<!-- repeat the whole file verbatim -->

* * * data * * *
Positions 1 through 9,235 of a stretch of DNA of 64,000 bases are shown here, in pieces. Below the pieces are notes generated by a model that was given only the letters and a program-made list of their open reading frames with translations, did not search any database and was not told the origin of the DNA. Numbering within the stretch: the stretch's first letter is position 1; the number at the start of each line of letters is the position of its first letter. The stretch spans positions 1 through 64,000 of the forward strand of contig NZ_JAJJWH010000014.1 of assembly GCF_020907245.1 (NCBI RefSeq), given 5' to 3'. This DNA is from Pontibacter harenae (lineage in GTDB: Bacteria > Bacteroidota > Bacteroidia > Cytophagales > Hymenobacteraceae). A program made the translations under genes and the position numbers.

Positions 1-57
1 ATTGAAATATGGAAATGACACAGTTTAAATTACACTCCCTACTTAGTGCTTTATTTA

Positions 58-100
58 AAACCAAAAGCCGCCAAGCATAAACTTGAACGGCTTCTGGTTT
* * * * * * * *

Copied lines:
Positions 1 through 9,235 of a stretch of DNA of 64,000 bases are shown here, in pieces. Below the pieces are notes generated by a model that was given only the letters and a program-made list of their open reading frames with translations, did not search any database and was not told the origin of the DNA. Numbering within the stretch: the stretch's first letter is position 1; the number at the start of each line of letters is the position of its first letter. The stretch spans positions 1 through 64,000 of the forward strand of contig NZ_JAJJWH010000014.1 of assembly GCF_020907245.1 (NCBI RefSeq), given 5' to 3'. This DNA is from Pontibacter harenae (lineage in GTDB: Bacteria > Bacteroidota > Bacteroidia > Cytophagales > Hymenobacteraceae). A program made the translations under genes and the position numbers.

Positions 1-57
1 ATTGAAATATGGAAATGACACAGTTTAAATTACACTCCCTACTTAGTGCTTTATTTA

Positions 58-100
58 AAACCAAAAGCCGCCAAGCATAAACTTGAACGGCTTCTGGTTT